Avian influenza (AI) and Newcastle disease (ND) are poultry diseases of great concern to the poultry industry. The viruses that cause these diseases can be killed by heat. But the exact parameters for inactivating them by pasteurization had not been established—until now.
Agricultural Research Service (ARS) scientists have shown that the same industry-standard pasteurization temperatures and times established for Salmonella inactivation in egg products can also kill AI and ND viruses.
Pasteurization is a short-term, low-heat process used to kill bacteria in milk, egg products, and other food items without changing the cooking properties or flavor of the food.
David Swayne, laboratory director of the Southeast Poultry Research Laboratory in Athens, Georgia, found that AI and ND viruses could be destroyed by pasteurization. He determined that heat inactivation occurred from 55˚C to 63˚C. The time needed to inactivate the viruses depended on virus strain and egg product.
“While there are studies indicating that these viruses can be transmitted to birds by ingestion, there are no definitive results showing the same is true for humans. But inactivating the viruses in egg products will preclude possible transmission to humans.”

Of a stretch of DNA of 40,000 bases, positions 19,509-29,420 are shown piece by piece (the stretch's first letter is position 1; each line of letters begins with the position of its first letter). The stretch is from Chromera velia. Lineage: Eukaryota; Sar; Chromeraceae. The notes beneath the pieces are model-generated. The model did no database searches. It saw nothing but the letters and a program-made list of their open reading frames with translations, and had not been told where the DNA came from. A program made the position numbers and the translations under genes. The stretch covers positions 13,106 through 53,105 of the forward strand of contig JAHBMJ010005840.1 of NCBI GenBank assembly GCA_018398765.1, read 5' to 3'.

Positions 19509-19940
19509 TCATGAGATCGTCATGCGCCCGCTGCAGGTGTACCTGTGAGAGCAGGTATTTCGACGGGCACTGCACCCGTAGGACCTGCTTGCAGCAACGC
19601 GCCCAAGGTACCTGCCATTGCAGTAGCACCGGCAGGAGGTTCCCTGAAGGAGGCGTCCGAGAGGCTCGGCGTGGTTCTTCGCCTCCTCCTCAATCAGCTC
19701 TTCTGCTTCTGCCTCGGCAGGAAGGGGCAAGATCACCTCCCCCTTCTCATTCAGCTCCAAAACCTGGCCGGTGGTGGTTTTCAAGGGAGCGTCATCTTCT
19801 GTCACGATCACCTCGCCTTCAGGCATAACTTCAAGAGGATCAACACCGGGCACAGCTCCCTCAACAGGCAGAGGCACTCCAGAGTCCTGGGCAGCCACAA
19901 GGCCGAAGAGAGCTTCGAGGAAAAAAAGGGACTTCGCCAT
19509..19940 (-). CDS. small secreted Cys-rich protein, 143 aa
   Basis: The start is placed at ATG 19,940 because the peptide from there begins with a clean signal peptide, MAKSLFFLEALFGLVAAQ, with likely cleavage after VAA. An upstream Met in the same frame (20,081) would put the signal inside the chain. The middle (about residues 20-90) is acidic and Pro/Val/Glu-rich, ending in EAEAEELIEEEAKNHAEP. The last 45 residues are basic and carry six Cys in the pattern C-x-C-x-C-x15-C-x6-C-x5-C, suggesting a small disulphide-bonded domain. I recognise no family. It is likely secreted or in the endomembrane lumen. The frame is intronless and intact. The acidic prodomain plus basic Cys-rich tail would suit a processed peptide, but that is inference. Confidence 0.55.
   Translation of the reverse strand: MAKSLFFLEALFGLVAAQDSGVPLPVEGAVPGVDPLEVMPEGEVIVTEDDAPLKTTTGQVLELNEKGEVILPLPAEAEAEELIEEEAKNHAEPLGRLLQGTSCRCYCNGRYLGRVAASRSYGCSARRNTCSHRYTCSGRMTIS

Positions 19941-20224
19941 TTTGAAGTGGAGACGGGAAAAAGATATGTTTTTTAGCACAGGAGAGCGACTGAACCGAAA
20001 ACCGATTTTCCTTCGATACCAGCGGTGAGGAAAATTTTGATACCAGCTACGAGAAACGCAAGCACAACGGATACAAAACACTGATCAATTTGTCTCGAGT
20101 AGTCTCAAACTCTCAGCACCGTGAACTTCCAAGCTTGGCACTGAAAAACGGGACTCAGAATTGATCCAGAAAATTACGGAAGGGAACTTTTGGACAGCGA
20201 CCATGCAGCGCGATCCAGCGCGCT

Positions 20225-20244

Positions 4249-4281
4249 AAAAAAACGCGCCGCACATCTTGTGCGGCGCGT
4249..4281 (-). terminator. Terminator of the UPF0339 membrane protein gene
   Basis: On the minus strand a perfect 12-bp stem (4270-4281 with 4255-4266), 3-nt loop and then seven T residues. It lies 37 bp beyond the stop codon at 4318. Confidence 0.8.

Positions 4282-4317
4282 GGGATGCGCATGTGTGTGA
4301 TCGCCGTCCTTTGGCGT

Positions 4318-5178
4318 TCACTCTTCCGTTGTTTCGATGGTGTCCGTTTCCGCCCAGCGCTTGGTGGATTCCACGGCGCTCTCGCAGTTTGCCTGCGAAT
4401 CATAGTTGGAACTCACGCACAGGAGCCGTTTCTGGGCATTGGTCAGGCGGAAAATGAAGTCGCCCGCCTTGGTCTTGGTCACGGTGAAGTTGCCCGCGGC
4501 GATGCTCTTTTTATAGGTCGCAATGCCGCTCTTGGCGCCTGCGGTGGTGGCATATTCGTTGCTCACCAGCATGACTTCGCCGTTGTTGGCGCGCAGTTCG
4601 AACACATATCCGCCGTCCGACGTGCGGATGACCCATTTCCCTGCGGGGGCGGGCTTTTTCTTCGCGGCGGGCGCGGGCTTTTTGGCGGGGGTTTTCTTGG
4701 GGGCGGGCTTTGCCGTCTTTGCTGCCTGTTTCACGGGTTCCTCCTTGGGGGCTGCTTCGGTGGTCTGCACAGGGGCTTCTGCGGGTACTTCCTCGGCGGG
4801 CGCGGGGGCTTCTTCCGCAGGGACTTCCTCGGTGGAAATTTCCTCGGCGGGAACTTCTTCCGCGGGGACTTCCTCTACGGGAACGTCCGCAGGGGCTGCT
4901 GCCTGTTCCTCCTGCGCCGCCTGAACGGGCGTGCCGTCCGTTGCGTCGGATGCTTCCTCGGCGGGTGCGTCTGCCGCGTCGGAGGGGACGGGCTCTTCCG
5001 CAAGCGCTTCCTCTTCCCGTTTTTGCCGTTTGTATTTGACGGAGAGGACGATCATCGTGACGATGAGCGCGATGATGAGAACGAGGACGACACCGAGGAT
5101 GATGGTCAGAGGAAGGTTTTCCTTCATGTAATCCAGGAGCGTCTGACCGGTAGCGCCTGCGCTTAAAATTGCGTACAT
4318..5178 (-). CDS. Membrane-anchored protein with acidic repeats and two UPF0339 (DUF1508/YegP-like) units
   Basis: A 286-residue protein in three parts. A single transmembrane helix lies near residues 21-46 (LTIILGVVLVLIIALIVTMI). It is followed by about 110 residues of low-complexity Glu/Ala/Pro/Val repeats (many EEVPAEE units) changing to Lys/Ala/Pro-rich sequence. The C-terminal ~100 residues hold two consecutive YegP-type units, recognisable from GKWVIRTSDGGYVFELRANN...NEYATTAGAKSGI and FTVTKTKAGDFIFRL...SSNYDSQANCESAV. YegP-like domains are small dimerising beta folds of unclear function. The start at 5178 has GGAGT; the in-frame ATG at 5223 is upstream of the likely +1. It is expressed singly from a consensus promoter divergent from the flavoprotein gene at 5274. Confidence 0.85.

Swayne artificially infected four commercial egg products with two AI viruses (one with low pathogenicity and one with high pathogenicity) and three ND viruses (two with low virulence and one with high virulence). He then subjected the products to standard, recommended pasteurization temperatures and times and found them to be effective at killing the viruses.
“This study is important because we were able to determine inactivation curves for various temperatures and times for future reference,” says Swayne.
In 2002, more than $322 million of processed egg products were traded internationally. Exporting countries must provide assurances that their products are free from specific infectious agents that could severely affect poultry health.
Through this work, ARS has now shown that, with pasteurization, egg products potentially infected with AI and ND viruses can be safely exported and used for food consumption, thereby increasing international trade and improving food safety.—By Sharon Durham, Agricultural Research Service Information Staff.
"Heat Inactivates Avian Influenza and Newcastle Disease Viruses in Egg Products" was published in the February 2006 issue of Agricultural Research magazine.